Campaigns such as the one SPN is undertaking to weaken public sector unions are often highly successful on the state level, as ALEC has shown. This is the case largely because most state legislatures do not receive as much scrutiny as Congress. They generally get minimal mass media coverage, with particularly scant reporting about their activity on television. With model legislation that can be adapted to each state, right-wing laws can be passed under the radar of public attention. This allows lobbying groups such as ALEC and SPN to bypass the national media and to also avoid doing battle with progressive lobbying groups at the federal level.

As Gordon Lafer, an author and professor, told me in an interview on Truthout this June,

The power of the corporate lobbies is greatest at the level of state legislatures. While most people understandably find state politics too boring to pay attention to, the states have tremendous power to shape our economic lives. Starting with President Reagan, a host of policies that used to be the responsibility of the federal government have been turned over to the states. Even things that the federal government funds are carried out by the states. States control education funding, Medicaid funding, unemployment insurance, funding for health clinics and mass transit. They determine labor law for public employees and establish the minimum wage, [including the] special wage for [servers] and construction workers, and the right to paid sick leave.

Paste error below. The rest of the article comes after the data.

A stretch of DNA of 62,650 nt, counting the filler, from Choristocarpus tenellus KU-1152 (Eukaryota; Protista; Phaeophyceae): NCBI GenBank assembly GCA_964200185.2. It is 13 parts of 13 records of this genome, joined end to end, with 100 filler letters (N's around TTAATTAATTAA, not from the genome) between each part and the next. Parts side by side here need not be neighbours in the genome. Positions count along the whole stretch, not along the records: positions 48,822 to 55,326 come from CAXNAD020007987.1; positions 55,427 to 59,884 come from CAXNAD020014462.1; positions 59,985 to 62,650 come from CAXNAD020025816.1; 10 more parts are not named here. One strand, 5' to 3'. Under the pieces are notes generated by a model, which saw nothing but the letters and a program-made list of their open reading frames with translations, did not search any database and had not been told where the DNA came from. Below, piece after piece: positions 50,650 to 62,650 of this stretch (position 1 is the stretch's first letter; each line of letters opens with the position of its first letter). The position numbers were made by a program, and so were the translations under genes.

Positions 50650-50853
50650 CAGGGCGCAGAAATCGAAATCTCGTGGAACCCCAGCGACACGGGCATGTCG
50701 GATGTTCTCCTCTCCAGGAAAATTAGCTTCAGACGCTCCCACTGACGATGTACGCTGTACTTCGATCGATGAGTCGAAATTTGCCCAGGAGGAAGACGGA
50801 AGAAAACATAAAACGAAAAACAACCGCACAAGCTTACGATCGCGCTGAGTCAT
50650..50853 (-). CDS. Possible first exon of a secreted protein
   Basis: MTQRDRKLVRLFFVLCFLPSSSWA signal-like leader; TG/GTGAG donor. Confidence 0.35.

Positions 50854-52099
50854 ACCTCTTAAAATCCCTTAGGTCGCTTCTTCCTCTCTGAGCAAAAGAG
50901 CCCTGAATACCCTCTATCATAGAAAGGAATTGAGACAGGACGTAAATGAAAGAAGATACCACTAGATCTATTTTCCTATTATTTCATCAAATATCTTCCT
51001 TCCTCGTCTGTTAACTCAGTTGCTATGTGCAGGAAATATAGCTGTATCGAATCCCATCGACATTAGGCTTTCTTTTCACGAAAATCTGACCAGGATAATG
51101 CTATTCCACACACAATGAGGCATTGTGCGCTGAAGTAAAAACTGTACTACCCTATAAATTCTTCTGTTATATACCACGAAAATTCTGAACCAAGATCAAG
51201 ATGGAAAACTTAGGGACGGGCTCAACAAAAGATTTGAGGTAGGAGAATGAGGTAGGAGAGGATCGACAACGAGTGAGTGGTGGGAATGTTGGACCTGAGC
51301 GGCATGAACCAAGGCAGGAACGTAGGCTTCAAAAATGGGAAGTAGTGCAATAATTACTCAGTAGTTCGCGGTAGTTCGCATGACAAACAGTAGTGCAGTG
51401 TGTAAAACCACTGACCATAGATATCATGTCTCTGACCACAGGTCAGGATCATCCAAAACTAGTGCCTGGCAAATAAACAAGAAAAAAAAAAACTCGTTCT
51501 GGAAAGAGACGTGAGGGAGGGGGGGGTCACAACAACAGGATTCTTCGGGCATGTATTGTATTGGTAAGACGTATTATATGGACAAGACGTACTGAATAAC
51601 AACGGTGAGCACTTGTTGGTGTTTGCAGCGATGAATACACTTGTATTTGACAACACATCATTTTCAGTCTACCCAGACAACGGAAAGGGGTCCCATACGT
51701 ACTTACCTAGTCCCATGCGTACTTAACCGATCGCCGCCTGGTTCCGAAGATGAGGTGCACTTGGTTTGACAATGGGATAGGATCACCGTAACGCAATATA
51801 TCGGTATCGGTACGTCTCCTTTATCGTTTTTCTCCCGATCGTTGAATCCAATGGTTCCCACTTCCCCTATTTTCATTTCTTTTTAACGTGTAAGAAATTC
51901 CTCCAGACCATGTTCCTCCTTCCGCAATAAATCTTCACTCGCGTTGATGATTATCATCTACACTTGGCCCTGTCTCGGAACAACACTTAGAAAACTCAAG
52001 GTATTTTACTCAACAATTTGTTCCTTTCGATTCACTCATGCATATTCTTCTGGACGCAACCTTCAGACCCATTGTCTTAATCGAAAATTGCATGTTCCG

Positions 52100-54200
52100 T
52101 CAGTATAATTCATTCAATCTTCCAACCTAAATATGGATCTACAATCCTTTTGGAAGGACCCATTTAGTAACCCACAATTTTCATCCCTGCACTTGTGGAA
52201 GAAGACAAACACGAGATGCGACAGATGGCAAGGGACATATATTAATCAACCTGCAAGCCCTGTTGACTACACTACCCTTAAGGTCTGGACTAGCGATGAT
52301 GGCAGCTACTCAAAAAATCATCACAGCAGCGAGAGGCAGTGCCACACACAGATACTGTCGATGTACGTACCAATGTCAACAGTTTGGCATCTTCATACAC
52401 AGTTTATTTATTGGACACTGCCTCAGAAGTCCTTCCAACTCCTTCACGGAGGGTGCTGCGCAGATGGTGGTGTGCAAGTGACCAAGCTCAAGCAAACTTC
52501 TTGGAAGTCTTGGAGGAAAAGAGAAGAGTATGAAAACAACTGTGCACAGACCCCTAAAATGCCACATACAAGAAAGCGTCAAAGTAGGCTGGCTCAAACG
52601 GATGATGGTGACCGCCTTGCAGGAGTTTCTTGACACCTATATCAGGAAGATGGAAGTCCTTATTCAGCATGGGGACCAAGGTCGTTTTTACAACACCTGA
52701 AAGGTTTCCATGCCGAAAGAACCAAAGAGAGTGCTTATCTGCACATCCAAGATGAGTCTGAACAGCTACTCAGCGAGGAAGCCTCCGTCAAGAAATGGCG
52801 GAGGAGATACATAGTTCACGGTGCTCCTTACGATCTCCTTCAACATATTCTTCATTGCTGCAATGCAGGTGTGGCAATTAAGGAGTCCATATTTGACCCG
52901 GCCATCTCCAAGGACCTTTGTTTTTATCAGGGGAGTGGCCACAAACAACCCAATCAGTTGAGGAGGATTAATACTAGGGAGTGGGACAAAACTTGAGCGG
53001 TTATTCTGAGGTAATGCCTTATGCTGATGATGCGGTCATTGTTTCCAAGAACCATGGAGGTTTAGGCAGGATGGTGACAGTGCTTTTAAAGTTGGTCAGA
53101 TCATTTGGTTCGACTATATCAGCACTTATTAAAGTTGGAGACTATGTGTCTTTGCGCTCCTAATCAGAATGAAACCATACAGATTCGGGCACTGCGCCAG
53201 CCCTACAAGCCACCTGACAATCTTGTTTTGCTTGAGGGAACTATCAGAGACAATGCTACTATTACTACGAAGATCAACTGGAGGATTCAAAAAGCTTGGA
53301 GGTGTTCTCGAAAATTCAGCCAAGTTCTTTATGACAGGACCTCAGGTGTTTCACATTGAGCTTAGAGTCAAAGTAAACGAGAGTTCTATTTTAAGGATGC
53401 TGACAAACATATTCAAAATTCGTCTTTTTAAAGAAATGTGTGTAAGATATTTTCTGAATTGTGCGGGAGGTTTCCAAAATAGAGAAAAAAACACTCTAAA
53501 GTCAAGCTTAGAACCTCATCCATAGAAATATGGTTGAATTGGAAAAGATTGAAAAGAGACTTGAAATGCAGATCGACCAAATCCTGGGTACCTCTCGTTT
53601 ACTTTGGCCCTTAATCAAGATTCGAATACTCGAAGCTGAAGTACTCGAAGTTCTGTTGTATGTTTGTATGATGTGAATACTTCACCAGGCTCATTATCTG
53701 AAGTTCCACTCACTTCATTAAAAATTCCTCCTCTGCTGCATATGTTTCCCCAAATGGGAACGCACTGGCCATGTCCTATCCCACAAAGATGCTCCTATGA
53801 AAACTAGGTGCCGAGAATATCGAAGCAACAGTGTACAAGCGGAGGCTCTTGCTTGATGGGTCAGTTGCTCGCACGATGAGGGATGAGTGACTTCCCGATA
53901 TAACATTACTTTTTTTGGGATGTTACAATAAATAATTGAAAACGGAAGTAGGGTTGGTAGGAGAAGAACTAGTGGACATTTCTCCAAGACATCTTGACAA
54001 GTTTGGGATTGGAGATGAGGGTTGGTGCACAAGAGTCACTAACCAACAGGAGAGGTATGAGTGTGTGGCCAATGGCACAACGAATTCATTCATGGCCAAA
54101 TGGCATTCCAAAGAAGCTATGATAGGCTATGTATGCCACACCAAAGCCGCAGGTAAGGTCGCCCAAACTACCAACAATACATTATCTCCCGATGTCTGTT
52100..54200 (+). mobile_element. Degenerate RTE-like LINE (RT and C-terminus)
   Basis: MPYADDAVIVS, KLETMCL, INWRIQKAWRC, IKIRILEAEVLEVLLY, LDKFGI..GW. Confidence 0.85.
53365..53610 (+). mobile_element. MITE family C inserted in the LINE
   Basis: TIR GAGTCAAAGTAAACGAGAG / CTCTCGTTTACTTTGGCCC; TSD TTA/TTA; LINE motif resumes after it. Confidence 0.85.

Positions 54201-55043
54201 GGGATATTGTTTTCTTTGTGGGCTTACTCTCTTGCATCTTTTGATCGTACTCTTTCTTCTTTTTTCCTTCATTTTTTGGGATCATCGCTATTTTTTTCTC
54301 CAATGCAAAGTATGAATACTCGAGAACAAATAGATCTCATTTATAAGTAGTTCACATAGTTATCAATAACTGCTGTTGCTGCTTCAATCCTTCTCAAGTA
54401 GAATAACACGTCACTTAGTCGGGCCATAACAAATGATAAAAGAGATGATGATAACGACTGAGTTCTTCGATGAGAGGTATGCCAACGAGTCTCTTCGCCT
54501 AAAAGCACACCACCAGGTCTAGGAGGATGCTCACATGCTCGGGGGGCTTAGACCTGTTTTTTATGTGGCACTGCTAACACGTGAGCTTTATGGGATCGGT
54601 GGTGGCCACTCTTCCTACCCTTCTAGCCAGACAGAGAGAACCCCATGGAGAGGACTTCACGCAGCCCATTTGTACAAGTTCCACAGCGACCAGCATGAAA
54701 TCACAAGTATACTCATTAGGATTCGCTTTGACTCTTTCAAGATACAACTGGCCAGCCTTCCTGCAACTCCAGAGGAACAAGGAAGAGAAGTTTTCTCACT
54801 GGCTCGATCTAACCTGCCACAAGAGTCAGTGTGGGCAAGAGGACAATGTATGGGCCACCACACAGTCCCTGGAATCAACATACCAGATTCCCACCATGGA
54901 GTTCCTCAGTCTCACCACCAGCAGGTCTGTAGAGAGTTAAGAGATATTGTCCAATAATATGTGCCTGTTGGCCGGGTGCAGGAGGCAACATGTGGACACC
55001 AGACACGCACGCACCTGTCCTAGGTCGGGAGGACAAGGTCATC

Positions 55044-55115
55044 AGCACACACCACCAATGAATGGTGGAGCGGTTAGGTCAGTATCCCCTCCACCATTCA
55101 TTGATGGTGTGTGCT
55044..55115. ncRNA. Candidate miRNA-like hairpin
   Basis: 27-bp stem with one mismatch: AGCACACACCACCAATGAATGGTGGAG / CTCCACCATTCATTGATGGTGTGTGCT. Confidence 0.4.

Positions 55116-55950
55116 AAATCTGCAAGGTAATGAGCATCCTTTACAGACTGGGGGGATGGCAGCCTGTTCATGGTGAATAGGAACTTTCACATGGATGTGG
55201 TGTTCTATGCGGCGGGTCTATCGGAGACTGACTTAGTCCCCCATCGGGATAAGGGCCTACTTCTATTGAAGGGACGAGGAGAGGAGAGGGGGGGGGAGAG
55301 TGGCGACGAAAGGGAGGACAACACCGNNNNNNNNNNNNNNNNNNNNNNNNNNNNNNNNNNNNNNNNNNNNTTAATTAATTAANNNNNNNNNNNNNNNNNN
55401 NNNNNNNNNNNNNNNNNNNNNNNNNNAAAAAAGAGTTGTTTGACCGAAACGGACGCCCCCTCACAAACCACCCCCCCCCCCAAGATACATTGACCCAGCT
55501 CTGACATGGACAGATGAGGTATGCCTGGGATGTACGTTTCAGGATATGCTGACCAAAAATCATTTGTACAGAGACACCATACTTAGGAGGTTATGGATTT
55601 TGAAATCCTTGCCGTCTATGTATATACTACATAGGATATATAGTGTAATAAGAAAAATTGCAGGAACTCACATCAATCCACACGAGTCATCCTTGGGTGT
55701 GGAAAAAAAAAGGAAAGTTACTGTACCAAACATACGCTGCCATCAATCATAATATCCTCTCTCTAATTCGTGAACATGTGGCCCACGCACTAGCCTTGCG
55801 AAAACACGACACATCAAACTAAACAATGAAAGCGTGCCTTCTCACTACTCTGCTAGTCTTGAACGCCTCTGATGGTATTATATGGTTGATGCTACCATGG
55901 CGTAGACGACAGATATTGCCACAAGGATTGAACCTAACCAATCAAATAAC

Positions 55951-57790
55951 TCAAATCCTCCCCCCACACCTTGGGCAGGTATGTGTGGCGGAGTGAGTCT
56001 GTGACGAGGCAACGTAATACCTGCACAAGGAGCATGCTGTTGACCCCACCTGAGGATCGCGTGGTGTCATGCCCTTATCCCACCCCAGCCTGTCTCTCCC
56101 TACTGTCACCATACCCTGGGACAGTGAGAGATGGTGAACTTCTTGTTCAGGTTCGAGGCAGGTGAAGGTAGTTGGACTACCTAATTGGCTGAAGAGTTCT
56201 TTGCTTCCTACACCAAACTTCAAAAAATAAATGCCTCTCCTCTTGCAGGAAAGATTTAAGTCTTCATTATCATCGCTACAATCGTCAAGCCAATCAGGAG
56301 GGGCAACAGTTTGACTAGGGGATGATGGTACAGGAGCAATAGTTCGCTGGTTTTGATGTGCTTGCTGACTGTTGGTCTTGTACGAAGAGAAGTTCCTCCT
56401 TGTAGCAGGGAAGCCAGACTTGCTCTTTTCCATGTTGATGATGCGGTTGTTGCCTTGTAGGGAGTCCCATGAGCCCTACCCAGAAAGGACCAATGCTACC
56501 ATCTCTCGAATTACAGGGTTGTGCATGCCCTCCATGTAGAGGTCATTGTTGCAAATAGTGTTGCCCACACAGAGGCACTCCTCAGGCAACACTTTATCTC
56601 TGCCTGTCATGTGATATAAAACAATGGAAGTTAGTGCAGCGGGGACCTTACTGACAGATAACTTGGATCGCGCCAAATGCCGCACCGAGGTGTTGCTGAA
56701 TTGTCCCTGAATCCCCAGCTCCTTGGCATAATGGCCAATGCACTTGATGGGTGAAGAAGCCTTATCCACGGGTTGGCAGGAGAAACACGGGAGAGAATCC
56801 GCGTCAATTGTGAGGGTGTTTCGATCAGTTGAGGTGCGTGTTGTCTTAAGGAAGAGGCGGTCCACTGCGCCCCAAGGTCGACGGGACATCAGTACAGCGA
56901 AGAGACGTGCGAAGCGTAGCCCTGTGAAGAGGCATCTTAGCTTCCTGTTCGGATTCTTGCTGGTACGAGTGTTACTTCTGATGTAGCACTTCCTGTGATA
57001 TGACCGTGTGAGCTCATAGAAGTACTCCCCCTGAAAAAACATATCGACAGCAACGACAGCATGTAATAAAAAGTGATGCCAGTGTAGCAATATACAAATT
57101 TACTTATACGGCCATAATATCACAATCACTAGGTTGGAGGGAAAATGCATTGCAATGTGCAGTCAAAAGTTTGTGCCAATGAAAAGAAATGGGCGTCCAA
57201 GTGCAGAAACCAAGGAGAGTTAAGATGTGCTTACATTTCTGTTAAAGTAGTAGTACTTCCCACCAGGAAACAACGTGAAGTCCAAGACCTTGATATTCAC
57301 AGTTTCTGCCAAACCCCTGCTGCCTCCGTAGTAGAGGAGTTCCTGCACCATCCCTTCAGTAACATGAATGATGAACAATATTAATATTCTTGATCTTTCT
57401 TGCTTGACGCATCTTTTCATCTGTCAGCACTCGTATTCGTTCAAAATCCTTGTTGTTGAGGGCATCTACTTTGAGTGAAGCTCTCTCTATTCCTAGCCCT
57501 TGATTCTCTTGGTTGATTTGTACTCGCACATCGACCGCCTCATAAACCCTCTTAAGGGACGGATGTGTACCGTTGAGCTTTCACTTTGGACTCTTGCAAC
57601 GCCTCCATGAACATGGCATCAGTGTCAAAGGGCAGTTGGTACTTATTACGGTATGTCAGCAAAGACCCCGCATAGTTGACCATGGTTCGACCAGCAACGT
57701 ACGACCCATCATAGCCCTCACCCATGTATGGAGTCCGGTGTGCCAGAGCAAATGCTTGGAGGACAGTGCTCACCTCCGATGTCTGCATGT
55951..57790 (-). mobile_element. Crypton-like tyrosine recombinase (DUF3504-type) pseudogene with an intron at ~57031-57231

While the federal government is often deadlocked and typically passes only a few significant bills in a given two-year period, the states pass thousands of laws, partly because there is no filibuster in most states. Almost no one is paying attention to state politics -- less than one-quarter of Americans can even name their state representative -- and this leaves moneyed interests a freer hand.

A primary goal of "defanging" unions, based on internal SPN documents obtained by the Center for Media and Democracy, is to reduce union membership. This, in turn, lessens the pool of money unions obtain from member assessments that go toward elections. This also diminishes the "muscle power" of unions to have members participate in campaigns, the vast majority of which are for Democrats.

The war on unions is just another example of how right-wing legislative activity is becoming increasingly aggressive at the state level.